I cannot for the life of me understand why Schnabel's name often goes unmentioned in these discussions. Schnabel wished only to play music that was "better than could be played", and he did it better than anyone else from the 20th century. I knew there was something special about op.109 when I listened to Ashkenazy and Brendel, and later Rosenbaum, but my first-hearing of Schnabel's recording remains one of the most cherished moments of my life.

Listen to it and you'll see why :)

The one major thing working against Schnabel is something he had no control over: the sound quality in most recordings I've heard of him is atrocious. When I listen to a work, I have to enjoy it in all aspects, and that includes how the sound quality is. Perhaps many of the others here have the same rationale as I do.

Offline birba

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Re: Beethoven Op. 109
«Reply #22 on: March 17, 2011, 09:46:43 AM »
Schnabel.

SCHNABEL!  :o

I cannot for the life of me understand why Schnabel's name often goes unmentioned in these discussions. Schnabel wished only to play music that was "better than could be played", and he did it better than anyone else from the 20th century. I knew there was something special about op.109 when I listened to Ashkenazy and Brendel, and later Rosenbaum, but my first-hearing of Schnabel's recording remains one of the most cherished moments of my life.

Listen to it and you'll see why :)
Let's not forget Becky's grandfather studied with Schnabel... ::)

Offline djealnla

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Re: Beethoven Op. 109
«Reply #23 on: March 18, 2011, 08:23:24 AM »
This is rather off-topic, but how in the world am I supposed to play those polyrhythmic trills in the last movement? I'm finding them completely unplayable. :-\

Offline scottmcc

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Re: Beethoven Op. 109
«Reply #24 on: March 18, 2011, 12:39:24 PM »
Let's not forget Becky's grandfather studied with Schnabel... ::)

yes but that was only after he exhausted all the possibilities of Anton Rubinstein...   :-\

Offline daniloperusina

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Re: Beethoven Op. 109
«Reply #25 on: March 25, 2011, 03:01:08 AM »
The one major thing working against Schnabel is something he had no control over: the sound quality in most recordings I've heard of him is atrocious. When I listen to a work, I have to enjoy it in all aspects, and that includes how the sound quality is. Perhaps many of the others here have the same rationale as I do.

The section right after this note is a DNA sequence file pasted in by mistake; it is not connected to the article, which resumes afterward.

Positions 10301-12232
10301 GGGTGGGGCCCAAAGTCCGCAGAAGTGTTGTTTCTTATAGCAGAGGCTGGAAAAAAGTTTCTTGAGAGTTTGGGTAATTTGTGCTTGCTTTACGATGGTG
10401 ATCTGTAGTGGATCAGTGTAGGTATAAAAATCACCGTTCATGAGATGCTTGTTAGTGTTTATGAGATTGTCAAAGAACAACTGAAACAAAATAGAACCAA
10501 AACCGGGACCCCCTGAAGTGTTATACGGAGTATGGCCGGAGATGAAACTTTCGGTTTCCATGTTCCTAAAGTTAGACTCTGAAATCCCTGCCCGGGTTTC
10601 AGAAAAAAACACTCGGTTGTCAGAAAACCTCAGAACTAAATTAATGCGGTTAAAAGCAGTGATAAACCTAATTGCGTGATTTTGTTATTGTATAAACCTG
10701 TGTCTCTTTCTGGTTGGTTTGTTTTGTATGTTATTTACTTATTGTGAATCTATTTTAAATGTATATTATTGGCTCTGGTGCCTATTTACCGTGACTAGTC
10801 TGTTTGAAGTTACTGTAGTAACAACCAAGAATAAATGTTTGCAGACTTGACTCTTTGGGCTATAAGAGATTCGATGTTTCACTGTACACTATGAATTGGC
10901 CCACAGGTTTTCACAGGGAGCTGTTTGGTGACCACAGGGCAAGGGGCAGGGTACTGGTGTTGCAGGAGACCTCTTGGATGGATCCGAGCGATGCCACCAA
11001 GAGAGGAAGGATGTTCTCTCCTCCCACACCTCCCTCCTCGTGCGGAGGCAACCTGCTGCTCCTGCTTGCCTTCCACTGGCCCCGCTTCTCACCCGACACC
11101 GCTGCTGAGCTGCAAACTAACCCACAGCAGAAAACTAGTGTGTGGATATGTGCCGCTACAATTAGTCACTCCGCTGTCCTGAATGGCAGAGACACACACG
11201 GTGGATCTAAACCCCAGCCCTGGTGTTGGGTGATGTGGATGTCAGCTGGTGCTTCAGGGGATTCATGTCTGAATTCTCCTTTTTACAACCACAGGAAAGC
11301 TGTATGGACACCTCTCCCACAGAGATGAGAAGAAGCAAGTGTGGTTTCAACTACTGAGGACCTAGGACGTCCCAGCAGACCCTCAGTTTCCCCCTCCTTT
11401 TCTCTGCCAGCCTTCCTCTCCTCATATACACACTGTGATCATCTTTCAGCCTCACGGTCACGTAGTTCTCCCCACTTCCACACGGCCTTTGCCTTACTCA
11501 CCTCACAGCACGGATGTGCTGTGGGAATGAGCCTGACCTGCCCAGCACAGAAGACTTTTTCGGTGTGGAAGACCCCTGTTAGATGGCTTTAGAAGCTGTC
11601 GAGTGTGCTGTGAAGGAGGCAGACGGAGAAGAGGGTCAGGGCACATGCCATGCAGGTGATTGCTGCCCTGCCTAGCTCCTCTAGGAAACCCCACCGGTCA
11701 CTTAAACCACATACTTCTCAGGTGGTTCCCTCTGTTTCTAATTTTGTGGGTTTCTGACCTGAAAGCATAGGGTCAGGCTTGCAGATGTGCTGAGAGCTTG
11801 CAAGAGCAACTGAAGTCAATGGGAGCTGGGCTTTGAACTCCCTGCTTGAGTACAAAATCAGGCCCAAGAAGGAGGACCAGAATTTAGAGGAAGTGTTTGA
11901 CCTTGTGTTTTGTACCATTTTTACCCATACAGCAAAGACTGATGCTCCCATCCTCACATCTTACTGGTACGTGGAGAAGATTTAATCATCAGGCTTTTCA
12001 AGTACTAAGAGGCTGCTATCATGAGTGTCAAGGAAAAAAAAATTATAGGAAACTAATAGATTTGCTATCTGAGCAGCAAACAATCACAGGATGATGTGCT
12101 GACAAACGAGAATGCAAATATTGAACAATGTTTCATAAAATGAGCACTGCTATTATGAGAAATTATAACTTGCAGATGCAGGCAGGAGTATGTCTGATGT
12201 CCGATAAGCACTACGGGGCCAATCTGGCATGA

Of course you're right about that.
But I would also like to adress a factor with his recordings that I like a lot. To quote Alfred Brendel: "Not everything in music should be audible". The quote is approximate, but this idea that sometimes you should only hear the effect of the notes, and not necessarily so much the notes themselves, is something I strongly beleive in. I think for instance of the left-hand accompaniment in Schubert's Gb Impromptu. To me, the listener should not always be able to hear the all the notes being played there, rather just the murmuring effect they cause. That is very difficult to achieve with today's super-clear recordings, but with Schnabel you really get more of that.

Offline perfect_pitch

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Re: Beethoven Op. 109
«Reply #26 on: March 25, 2011, 05:55:51 AM »
This is rather off-topic, but how in the world am I supposed to play those polyrhythmic trills in the last movement? I'm finding them completely unplayable. :-\

Easy - practice. Learn it slowly, practice, get it faster.

EASY!    ;D

Offline danielo

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Re: Beethoven Op. 109
«Reply #27 on: November 20, 2016, 07:53:43 PM »
James Rhodes did a wonderful programme on Opus 109 on his Piano Man programme on Sky Arts......beautiful and moving performance of the stunning last 7 variation movement as well. He divides critics but I just love his interpretation of this.
Here are the links....first one is the interview part of the programme and the first movement....second is that 3rd movement in full




Learning:

Rachmaninov Preludes Op10 1, 4 and 5
Chopin Ballade in G Minor
Chopin Etude Op10 No 2
Schubert Impromptu No 3